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Blue Rodeo keep the muse

<p>The band can be summed up in two words: “Blue” and “Rodeo.” They don’t need much more introduction than that, though you could toss around “roots rock staple” and “as Canadian as a Don Cherry suit” around with fair accuracy and, at this point in their illustrious careers, probably even “lifelong roadies.”</p>

Front man Cuddy reflects on 20-year career


The band can be summed up in two words: “Blue” and “Rodeo.”





They don’t need much more introduction than that, though you could toss around “roots rock staple” and “as Canadian as a Don Cherry suit” around with fair accuracy and, at this point in their illustrious careers, probably even “lifelong roadies.” Front man Jim Cuddy — who’s helmed the band through nearly a dozen records since the ‘80s, including its latest Small Miracles in 2007 — admits he’s long lost count how many times the group has criss-crossed the country.





“Since ’87 we’ve been going across Canada,” he says. “In those days, full tours — we probably did two a year. But there were countless times back and forth in between, to do festival gigs, special gigs, corporate gigs, whatever. So hundreds of times we’ve crossed the country, hundreds.”





The result? A rare perspective of a double-decade musician and national traveller — Cuddy’s watched the boom in Alberta, the big-name corporate chains appear overnight and little towns swell into bustling cityscapes. And while the view outside the tour bus windows seemed to constantly shift its shape, Cuddy says Canada’s collection of unique identities has always stayed the same.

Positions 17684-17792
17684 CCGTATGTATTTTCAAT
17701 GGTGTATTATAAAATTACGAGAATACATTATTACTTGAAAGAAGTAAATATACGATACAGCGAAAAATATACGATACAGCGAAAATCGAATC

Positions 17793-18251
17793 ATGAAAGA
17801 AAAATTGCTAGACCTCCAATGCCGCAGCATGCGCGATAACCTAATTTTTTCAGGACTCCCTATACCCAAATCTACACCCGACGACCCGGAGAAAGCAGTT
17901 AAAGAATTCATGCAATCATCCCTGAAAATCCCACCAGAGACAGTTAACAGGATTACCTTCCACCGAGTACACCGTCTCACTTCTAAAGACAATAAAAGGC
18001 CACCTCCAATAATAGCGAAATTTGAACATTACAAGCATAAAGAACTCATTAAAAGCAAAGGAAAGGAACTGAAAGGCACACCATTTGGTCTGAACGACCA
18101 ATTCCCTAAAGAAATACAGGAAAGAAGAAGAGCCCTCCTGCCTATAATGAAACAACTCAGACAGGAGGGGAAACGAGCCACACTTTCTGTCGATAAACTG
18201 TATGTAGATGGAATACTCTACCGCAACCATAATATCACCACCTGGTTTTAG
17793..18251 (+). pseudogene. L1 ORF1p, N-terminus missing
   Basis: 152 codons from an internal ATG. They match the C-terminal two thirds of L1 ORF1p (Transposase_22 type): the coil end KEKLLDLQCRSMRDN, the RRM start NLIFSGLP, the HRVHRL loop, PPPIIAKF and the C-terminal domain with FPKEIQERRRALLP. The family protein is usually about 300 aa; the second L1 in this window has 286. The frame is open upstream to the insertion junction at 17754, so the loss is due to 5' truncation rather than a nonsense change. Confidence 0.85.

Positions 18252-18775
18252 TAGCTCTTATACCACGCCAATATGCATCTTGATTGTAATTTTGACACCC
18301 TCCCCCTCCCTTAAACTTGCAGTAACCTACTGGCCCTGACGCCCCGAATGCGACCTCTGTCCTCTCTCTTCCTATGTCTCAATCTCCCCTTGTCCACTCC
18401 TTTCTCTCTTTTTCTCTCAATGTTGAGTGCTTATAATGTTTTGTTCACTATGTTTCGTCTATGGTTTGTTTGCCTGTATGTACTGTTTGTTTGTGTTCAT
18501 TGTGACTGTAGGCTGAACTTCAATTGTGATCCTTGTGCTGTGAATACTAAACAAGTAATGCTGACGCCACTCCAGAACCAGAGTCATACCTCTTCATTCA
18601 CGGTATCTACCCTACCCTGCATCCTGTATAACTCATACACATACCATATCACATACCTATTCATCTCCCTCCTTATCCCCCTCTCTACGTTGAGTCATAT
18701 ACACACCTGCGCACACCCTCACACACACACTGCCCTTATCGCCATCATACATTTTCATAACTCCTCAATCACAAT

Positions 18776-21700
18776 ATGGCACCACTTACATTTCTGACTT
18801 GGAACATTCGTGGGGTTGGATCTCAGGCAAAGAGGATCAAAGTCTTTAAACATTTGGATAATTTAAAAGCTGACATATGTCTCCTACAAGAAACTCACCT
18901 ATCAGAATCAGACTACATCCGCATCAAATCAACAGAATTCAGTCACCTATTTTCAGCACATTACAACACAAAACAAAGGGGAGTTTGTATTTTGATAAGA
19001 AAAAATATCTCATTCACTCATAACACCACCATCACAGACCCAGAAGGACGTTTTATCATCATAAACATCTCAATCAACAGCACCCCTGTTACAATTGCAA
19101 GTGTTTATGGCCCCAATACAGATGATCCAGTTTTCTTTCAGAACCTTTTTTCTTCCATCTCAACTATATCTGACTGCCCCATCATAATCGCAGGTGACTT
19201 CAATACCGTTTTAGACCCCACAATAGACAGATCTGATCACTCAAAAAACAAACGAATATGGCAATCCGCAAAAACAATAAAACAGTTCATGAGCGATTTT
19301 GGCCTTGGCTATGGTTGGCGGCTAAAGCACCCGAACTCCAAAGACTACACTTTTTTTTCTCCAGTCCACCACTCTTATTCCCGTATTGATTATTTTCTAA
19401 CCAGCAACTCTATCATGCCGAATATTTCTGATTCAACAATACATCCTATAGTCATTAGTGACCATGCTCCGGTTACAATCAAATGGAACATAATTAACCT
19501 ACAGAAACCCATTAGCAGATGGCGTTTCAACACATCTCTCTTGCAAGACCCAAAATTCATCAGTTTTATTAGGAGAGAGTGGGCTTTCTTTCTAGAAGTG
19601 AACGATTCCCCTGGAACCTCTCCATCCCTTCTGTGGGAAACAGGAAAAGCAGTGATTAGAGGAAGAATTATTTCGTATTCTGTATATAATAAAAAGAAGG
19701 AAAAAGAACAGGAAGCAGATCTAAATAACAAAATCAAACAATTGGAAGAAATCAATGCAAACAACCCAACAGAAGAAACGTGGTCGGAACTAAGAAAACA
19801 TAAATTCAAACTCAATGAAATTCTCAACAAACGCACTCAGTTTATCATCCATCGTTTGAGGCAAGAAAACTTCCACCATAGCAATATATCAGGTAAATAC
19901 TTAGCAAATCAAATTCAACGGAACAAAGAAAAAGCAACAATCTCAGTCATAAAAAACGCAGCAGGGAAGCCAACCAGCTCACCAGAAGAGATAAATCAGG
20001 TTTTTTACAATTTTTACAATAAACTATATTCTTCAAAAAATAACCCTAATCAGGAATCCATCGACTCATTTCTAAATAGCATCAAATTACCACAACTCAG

“Maybe I’m a lower form of evolved species but it never gets old for me,” he says. “The Starbucks of the world have made a certain uniformity to the surface, but it hasn’t really made a significant change. Saskatoon is still extremely different from Nelson, B.C., and we see certain customs, the way people act with each other, how free they are to get up and dance, how much they drink or what’s a Friday night like in wherever. If everything was the same, this experience wouldn’t hold our attention as long.”





And no, he adds, their careers aren’t their masters, but instead their muse. Cuddy says the writing, recording, publicity and tour — and repeat — keep the guys in top form to keep going.





“With all the skills we have — playing, singing and writing — if you take a long break, sometimes you weaken the skill,” he says. “There’s a certain balance between waiting for the muse and putting yourself in a place where the muse can find you.”





As for Toronto, Cuddy was asked for the first thing that came to his mind about his home city.





“Toronto’s my home so there are so many things,” he says. “I think of Massey Hall, I’ve loved Massey Hall ever since I was a kid. There are just too many landmarks in Toronto to think of. And I’m a diehard Leafs fan and so I think of the poor Leafs.”


 
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